In a previous post I have drawn attention to the decline in the volume of written correspondence flowing into the Palace of Westminster. I have now received the data for 2014. One can see from the following table the clear trend.
The figures for 2005 onwards are (with the percentage going to the Lords in parenthesis):
2005 4,733,000 (estimate) (20%)
2006 4,789,935 (no % given for the Lords)
2007 4,199,853 (20%)
2008 4,135,144 (15%)
2009 3,540,080 (25%)
2010 3,082,187 (25%)
2011 2,691,576 (25%)
2012 2,544,019 (25%)
2013 2,490,256 (25%)
2014 2,234,763 (25%)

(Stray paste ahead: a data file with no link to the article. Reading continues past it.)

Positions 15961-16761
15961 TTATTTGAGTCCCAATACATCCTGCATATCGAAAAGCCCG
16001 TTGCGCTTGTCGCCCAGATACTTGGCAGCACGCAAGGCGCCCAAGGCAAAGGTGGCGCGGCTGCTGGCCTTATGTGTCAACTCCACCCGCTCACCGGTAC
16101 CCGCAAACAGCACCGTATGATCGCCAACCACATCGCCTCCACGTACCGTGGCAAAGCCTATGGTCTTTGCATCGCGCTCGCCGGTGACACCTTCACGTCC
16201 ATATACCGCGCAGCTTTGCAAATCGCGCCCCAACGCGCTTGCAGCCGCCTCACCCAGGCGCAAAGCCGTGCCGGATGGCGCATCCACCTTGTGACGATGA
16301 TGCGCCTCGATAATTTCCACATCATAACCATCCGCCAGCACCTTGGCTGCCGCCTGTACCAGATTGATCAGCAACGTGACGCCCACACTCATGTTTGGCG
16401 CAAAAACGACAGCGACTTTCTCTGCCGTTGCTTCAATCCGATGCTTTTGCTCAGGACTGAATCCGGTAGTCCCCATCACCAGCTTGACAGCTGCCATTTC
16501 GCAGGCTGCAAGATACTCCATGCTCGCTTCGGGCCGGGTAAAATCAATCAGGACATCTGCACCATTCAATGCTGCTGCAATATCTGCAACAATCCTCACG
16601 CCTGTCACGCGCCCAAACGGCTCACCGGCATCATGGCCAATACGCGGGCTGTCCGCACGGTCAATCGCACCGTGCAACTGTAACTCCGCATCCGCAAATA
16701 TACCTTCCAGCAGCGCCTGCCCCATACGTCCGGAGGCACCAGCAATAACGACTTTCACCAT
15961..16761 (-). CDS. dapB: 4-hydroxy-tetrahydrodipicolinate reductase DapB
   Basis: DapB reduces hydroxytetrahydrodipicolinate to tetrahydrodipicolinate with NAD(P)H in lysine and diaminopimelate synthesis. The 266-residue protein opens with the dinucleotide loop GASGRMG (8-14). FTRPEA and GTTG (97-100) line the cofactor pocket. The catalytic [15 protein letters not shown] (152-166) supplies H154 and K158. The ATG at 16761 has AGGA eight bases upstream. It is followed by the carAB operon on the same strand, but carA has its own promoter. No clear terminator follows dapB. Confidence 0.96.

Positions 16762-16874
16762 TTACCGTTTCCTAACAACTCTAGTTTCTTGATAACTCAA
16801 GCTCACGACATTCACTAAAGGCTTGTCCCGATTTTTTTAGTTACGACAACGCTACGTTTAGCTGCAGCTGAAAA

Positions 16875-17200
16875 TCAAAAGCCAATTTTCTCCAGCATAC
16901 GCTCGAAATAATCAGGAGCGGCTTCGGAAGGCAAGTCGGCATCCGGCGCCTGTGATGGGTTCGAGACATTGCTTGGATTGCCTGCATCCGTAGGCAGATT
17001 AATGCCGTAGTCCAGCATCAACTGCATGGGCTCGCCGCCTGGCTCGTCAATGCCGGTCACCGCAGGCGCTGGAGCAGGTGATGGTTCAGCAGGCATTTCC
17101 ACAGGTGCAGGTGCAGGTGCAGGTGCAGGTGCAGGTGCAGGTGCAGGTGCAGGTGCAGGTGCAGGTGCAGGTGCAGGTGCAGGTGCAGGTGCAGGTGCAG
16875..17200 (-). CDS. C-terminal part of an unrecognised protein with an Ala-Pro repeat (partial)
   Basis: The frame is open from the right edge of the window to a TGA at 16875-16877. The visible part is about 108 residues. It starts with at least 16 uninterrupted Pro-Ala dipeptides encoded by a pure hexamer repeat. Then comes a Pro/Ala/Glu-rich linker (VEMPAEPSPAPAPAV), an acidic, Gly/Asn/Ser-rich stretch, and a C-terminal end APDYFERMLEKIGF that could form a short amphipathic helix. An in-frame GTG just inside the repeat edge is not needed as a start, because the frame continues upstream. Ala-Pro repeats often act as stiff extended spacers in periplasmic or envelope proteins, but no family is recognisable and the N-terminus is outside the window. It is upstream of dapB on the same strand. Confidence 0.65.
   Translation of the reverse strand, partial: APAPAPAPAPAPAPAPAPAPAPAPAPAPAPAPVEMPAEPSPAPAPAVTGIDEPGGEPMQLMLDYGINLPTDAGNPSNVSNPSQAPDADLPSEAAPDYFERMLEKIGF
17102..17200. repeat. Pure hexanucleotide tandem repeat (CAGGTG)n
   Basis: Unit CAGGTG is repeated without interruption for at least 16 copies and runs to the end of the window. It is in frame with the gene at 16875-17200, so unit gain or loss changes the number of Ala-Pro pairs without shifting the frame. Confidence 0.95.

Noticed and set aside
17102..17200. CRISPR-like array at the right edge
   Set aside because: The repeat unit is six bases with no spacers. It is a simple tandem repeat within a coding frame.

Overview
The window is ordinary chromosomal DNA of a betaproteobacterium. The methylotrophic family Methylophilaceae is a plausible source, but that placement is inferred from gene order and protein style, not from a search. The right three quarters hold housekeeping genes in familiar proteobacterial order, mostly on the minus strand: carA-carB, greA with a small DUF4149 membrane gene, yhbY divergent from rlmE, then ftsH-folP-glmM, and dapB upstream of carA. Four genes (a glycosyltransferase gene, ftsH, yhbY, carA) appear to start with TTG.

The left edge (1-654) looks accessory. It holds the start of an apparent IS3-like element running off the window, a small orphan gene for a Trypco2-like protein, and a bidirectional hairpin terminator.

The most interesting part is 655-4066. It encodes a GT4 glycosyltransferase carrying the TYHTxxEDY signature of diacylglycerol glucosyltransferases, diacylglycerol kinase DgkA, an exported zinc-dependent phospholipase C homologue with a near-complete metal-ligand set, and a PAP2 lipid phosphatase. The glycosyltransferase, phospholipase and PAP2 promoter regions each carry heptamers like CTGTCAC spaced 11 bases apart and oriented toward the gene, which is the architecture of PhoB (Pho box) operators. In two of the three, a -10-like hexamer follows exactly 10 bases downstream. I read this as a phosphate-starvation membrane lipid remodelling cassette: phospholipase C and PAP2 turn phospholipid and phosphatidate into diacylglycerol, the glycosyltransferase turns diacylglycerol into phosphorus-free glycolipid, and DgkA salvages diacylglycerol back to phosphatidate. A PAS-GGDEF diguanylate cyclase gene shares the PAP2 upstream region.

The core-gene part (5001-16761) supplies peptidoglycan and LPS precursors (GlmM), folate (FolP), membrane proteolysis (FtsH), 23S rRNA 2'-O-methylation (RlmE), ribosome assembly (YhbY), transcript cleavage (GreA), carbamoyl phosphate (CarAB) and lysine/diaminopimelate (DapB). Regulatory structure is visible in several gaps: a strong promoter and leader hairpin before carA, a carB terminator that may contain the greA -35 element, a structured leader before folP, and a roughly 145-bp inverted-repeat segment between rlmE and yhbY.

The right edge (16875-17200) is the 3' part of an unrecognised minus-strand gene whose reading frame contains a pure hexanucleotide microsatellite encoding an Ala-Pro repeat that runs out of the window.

In short, the snail mail coming into Parliament was the lowest it has been in recent times. Within a decade, the volume has more than halved. As I have previously argued, this appears attributable not to fewer people writing to MPs and peers, but rather to people switching to e-mail as the preferred choice for making contact: it is quicker and cheaper. Certainly, organisations lobbying on issues, or sending invitations, tend to utilise e-mail. The availability of e-mail is a great leveller, in that any campaigning organisation, great or small, can make use of it, with the result that more and more mail is sent to members of both Houses, just not in traditional paper form.